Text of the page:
• Data mining in newspapers (e.g. biographies, TV/radio programmes) (Marten Düring);
  • Robust entity linking (multilingual historical documents) (Matteo Romanello);
  • Entity Linking and visualisations over time, space and networks (Martin Volk);
  • Linking with other data sources (parliamentary protocols, wiki-data, (historic) names-db, other newspaper portals, (historic) place names db, etc.) (Eva Pfanzelter);
  • Create links between newspaper contents (topics, entities) and knowledge bases (Simon Clematide);
  • Automate content analysis (discourses, argumentation, events, meaning, topics) to enable historical research (Eva Pfanzelter);
  • Learn with few samples and human interactions (Mickaël Coustaty).

Digitisation and Content Mining Evaluation. Here we have grouped together views on the evaluation of technical approaches and tools at large, and the means to implement it. Important points that emerge are: better metrics, more and diverse gold standards, and better contextualisation and understanding of (sources of) errors.

Verbatim statements:

  • How to arrive at common methods and metrics for quality of digitised newspapers (Clemens Neudecker);
  • Sustainably sharing ground truth datasets and training models (Sally Chambers);
  • Developing a variety of NLP benchmarks for different tasks across different languages and types of publications (Mariona Coll-Ardanuy);
  • Build a general taxonomy of content items (including ads, service tables, etc.) and prepare well-sampled data sets from a variety of publication places and time periods (Simon Clematide);
  • Disentangling correlation of errors and missingness with time, place, language, network position, etc. (David Smith).

Exploration of (enriched) newspaper collections and beyond. One of the opportunities that researchers have been working on in recent years is new ways of exploring newspaper content. This group of statements is part of this context and highlights some of the longawaited next steps: unified access to newspaper collections, support for data-driven research, and connection to other archives.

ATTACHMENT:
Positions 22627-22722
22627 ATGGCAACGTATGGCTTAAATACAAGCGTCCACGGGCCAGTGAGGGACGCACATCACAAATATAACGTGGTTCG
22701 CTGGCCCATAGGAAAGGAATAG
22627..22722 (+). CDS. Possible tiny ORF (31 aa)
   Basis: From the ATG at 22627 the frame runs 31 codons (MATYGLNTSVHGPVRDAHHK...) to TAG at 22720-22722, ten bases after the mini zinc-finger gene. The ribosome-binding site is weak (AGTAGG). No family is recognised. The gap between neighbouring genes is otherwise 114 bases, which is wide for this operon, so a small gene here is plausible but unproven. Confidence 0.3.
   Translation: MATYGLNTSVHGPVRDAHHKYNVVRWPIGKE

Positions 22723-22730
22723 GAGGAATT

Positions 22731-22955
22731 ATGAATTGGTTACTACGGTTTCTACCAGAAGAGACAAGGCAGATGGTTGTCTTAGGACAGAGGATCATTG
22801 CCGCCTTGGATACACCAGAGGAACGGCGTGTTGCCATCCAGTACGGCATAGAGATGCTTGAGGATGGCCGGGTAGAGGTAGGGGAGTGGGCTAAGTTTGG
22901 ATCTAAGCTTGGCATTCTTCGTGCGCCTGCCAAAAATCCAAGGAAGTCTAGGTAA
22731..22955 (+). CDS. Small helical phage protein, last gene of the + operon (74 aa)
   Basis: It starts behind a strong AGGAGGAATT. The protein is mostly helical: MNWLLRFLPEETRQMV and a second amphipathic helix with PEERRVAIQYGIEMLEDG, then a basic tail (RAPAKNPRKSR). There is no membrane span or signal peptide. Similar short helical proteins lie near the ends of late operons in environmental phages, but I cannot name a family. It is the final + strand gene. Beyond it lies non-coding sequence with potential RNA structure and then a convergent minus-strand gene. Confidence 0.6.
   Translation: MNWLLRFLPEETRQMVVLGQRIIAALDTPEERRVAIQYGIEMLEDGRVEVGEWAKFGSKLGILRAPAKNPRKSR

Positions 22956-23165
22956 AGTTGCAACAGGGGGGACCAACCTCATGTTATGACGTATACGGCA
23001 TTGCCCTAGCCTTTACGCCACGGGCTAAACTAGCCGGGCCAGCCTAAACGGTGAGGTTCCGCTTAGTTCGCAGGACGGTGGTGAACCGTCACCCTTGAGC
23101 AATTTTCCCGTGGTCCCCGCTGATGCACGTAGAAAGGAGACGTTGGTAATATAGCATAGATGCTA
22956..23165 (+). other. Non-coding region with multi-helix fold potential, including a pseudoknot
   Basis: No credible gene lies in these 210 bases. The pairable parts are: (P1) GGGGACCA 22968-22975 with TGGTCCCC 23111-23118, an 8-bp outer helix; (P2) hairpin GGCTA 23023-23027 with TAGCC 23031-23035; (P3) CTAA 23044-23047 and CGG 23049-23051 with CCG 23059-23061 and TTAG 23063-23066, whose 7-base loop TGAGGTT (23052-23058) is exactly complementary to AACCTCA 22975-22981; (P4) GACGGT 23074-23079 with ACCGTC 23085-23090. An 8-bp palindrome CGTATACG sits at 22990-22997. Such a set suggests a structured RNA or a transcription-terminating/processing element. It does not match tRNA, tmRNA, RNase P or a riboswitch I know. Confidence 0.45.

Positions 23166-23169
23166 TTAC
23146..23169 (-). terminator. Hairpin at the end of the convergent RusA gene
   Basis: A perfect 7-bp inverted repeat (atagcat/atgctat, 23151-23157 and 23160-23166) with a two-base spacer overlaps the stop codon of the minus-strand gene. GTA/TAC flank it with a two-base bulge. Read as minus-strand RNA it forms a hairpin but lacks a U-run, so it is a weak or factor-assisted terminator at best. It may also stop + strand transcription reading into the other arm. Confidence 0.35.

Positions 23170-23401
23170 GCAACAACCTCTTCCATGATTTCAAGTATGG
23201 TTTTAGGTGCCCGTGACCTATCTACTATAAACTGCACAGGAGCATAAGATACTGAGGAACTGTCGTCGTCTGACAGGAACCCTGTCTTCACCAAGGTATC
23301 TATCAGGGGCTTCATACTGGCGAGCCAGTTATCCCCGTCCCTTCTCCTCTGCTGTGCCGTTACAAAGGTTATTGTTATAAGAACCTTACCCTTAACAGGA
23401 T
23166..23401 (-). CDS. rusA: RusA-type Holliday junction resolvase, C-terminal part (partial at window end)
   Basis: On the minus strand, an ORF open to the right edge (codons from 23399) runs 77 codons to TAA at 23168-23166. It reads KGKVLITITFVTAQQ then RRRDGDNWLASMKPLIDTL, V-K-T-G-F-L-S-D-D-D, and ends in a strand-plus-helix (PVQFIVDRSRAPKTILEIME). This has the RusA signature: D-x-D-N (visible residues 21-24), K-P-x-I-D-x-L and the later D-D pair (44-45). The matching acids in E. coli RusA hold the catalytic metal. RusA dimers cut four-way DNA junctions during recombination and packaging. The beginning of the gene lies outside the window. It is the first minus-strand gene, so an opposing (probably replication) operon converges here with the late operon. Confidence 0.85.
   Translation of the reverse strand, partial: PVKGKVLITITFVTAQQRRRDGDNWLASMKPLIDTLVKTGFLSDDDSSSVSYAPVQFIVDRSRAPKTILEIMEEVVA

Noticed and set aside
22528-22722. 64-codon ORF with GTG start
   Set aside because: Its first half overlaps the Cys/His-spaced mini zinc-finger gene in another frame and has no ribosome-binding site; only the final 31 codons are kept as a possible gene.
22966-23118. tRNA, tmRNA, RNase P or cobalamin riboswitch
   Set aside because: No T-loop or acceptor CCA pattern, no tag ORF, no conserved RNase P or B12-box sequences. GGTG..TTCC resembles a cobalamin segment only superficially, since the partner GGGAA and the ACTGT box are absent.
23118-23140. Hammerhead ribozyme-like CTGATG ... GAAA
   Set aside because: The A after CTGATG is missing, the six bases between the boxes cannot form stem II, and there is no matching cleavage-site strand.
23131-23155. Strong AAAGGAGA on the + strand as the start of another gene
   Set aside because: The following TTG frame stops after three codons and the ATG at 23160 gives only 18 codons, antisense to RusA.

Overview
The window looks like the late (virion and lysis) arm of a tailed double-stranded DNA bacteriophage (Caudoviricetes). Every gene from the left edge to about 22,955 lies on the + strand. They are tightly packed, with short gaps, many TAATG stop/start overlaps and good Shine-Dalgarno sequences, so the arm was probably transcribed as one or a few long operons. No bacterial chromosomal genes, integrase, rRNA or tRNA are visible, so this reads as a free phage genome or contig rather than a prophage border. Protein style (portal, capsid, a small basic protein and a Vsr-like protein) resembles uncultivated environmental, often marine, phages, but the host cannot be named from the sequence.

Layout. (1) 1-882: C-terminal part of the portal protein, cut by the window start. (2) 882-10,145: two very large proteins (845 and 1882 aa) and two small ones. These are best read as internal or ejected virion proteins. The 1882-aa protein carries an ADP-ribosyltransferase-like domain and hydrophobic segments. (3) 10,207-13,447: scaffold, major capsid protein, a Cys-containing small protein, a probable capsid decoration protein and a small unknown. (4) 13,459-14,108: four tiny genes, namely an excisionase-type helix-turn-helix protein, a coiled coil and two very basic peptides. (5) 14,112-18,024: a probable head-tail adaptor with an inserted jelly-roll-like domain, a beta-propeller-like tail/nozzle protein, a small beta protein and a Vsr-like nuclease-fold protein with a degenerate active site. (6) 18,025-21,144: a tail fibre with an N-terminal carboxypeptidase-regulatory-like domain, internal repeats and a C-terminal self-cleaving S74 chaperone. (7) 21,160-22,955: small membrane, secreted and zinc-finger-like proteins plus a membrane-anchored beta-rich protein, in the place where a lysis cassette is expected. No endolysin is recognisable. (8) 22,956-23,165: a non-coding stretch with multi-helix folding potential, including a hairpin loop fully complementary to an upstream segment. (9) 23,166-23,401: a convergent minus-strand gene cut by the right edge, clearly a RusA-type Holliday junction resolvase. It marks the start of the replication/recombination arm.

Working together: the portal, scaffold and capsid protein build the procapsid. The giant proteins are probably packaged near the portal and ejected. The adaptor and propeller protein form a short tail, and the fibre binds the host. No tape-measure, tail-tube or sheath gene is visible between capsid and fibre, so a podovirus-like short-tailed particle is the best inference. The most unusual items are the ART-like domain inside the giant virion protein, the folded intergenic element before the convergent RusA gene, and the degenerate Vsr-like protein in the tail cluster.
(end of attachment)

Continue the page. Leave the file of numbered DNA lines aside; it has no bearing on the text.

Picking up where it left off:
Verbatim statements:

  • Access to newspaper content across collections/projects/platforms (Matteo Romanello);
  • Unified access to all collections with advanced exploration capacities (Maud Ehrmann);
  • A unified framework to REALLY make collections accessible, usable and interoperable (Antoine Doucet);
  • Access across collections and copyright hurdles (Marten Düring);
  • Silos (Jana Keck);
  • Data-driven linking and analysis of multiple types of sources (e.g. radio, TV, parliamentary records) and datasets (e.g. land ownership, migration) (Marten Düring);
  • User-driven (from novice to expert) image, information and metadata etc. extraction (Eva Pfanzelter);
  • Offer our users more than search, but what ? Topics, recommenders, \ldots ? (Yves Maurer);
  • Contextual information extracted from the corpus: hints on rubrics, themes, top keyword per month etc. (Estelle Bunout);
  • Comparative analyses of contents (political targets of publishers), ordering of articles and time-based development of topics (Stefan Jänicke).

Working with data. In addition to working with enriched sources that can be semantically indexed and thus more easily retrieved and analysed, researchers (especially historians) also express the wish to work directly with raw data – digitised documents, annotations, or both – and be able to build their own corpora.

Verbatim statements:

  • How to create useful datasets and corpora from digitised newspapers (Clemens Neudecker);
  • Availability of digitisation output (images, text) for further use (beyond interfaces) (Estelle Bunout);
  • Newspapers as Data: how to facilitate dataset / corpus building (Sally Chambers);
  • Ease the building and sharing of corpora, taking into account the context of creation (queries, quality, etc) (Axel Jean-Caurant).